On November 5, Minneapolis will elect a new mayor. Thanks largely to a registration process that requires paying 20 bucks and filling out a form, there are 35 people running for the office. Perhaps more interestingly, though, they represent 23 different political parties — none of them the Democratic Party. Allow us to introduce you to them.

We'll note that some of these aren't techincally "parties." For one thing, the application allows a candidate to offer a "political party or principle," so these might just be stated principles. For another, "party" implies multiple people are participating. In some of the cases below, that seems unlikely.

Count All Rankings

Candidates: One, Captain Jack Sparrow. (That is his legal name.)

Philosophy: We're starting with one of the best. Sparrow also calls himself Occupirate, offering some sense of what he's all about. He echoes some of the Occupy movement's greatest hits. One caption from the Star Tribune describes his appearance at a meeting: "Minneapolis Mayoral candidate Captain Jack Sparrow wanted the residents to vote on the [proposed new football] stadium and holding up a toy gun promised 'To be sure we will tax the rich and then we shall tax them again'." (Sparrow is pictured above.)

A blog post explains the party name:

After thinking about it, though, I decided it was worth running on one of several principles that are important to me. They are “Stop Foreclosures Now," "End Homelessness Now," and “Count all Rankings”. Because I could only run on one political principle, I recruited two other people from Occupy Homes MN to run on the other two principles, and I paid for their filing fees.

It's not entirely clear what the "rankings" one means.

Is this a real party? No, sadly.

Demand Transit Revolution

Candidates: One, Bob "Again" Carney, Jr. (pictured at left, above).

Philosophy: Carney explained his thinking in an online forum.

Simply put: the need for a high quality, affordable METRO WIDE transit system is one of the biggest equity and social justice issues we face as a society. We don’t have this today – outside of rush hour the service beyond the city street routes in Minneapolis and Saint Paul is woefully inadequate.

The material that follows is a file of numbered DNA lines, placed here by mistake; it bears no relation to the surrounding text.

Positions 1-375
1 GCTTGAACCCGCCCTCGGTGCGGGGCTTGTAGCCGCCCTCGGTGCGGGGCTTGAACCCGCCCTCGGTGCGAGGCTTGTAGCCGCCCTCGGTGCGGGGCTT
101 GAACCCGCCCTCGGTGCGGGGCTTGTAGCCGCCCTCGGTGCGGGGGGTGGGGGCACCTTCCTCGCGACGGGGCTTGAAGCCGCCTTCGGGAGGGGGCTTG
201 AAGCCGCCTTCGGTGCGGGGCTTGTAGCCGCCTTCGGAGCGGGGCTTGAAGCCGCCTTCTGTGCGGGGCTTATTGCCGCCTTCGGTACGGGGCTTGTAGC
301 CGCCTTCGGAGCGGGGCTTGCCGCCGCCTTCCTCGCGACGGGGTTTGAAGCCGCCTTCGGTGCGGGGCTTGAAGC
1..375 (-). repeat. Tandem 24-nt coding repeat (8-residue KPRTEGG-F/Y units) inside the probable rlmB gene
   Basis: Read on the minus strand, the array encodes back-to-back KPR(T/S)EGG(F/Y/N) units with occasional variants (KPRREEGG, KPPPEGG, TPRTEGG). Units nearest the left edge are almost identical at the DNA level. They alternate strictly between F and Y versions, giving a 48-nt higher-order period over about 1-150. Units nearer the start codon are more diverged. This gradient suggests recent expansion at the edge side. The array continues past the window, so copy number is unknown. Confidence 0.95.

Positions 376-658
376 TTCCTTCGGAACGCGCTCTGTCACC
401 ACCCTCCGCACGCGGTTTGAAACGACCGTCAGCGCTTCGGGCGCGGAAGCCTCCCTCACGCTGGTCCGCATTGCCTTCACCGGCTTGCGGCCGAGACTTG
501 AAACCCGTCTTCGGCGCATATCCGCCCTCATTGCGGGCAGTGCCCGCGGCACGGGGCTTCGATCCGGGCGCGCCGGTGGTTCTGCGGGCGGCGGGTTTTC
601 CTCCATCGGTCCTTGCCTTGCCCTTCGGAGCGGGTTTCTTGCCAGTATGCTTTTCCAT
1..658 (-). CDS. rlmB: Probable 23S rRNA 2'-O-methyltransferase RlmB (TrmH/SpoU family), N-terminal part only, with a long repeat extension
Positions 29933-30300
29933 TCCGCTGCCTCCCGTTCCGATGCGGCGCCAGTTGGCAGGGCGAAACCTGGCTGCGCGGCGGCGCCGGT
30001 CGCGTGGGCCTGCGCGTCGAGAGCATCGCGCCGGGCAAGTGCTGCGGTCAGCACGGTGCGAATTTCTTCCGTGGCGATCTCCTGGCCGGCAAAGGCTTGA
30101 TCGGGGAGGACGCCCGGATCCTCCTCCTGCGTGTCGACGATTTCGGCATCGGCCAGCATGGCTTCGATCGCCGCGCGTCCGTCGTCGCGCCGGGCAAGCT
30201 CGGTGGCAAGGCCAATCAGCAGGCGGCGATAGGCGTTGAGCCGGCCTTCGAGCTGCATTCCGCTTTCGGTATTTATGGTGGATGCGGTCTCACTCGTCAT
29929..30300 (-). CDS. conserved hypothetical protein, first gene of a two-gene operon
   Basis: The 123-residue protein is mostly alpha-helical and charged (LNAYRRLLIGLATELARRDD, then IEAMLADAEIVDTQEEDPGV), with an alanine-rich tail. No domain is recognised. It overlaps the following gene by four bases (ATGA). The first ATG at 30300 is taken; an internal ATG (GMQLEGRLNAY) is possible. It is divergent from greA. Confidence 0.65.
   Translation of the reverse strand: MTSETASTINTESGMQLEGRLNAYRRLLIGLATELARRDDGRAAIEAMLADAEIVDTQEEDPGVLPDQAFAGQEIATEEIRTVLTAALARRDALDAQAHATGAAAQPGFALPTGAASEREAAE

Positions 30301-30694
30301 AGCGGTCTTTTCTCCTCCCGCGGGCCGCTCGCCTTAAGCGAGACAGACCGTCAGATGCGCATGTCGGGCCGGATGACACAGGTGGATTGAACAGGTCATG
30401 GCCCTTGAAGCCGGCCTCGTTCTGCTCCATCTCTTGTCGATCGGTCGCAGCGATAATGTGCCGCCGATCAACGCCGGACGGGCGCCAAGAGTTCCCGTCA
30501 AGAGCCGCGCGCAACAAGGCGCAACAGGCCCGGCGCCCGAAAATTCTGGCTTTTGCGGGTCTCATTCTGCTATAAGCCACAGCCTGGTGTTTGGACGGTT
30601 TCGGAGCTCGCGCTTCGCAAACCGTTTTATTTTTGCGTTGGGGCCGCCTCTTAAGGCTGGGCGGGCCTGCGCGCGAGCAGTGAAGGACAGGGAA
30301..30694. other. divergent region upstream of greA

He also explains that a "heated discussion" referred to elsewhere doesn't match his perception. His website: BobAgain.com. (Is that a name? Maybe, apparently.)

Is this a real party? No.

Democratic-Farmer-Labor

Candidates: 10, including one of the apparent front-runners, Don Samuels.

Philosophy: Our comment above that none of the candidates was listed as belonging to the Democratic Party was a bit of a hedge. The DFL, as its known, is the state's affiliate with the Democrats. Five of the last six mayors of the city have represented this party.

Included in this group: Jeffery Alan Wagner, whose unorthodox campaign commercial appears at right.

Is this a real party? Yes.

End Homelessness Now

Candidates: One, Joshua Rea.

Philosophy: See above. Rea was apparently asked to run by Capt. Sparrow, not even having to put up his own $20.

Is this a real party? No.

Green Party

Candidates: Two, James Everett and Doug Mann.

Philosophy: Increased focus on environmental policy.

Is this a real party? Yes.

Independence Party

Candidates: One, apparently: Rahn V. Workcuff.

Philosophy: The site for the Minnesota Independence Party articulates its calues: fiscal responsibility, inclusivity, democracy.

Is this a real party? Yes

Independent

Candidates: Two, John Leslie Hartwig and Neal Baxter.

Philosophy: Well, the reason we said that there was apparently only one member of the Independence Party is that we're not clear if Hartwig and Baxter are independent or Independent. If they're independent, small I, then their philosophy is independence.

Is this a real party? No? Maybe?

Independent Responsible Inclusive

Candidates: One, Cam Winton.

Philosophy: Winton has a real website and an introductory YouTube video, but decided on a philosophy statement for his description. He "is a renewable-energy business leader, not a career politician," if you're into that. He is also for good schools and livability.

Is this a real party? No.

Jobs & Justice

Candidates: One, Merrill Anderson.

Philosophy: Anderson, whose Facebook page shows him holding a small dog, apparently doesn't live in Minneapolis, which seems like a negative. Here's what he wrote about Wagner's ad:

i'M JUST ANOTHER OF THE CANDIDATES NOT INVITED TO DEBATE WITH THE 8 ANOUINTED ONES. WHO ARE ALL SO ALIKE IN PERSONALITY AND PRESENTATION THE RACE WAS BECOMING BORING.

We assume he's for jobs and also justice.

Is this a real party? No.

Jobs Downtown Casino

Candidates: One, Dan Cohen.

Philosophy: Cohen, believe it or not, is the other front-runner, despite his unorthodox party declaration. In the 1960s, he was president of the city council, and calls himself an independent (small I) on his website. His priorities? Kill the Vikings Stadium and build a casino.

Is this a real party? No.

Last Minneapolis Mayor

Candidates: One, Bill Kahn. (The picture at right comes from his actual website.)

Philosophy: Kahn's philosophy, spelled out here, is simple: get rid of the mayor and replace the position with a revamped city council. He also offers a new organizational chart.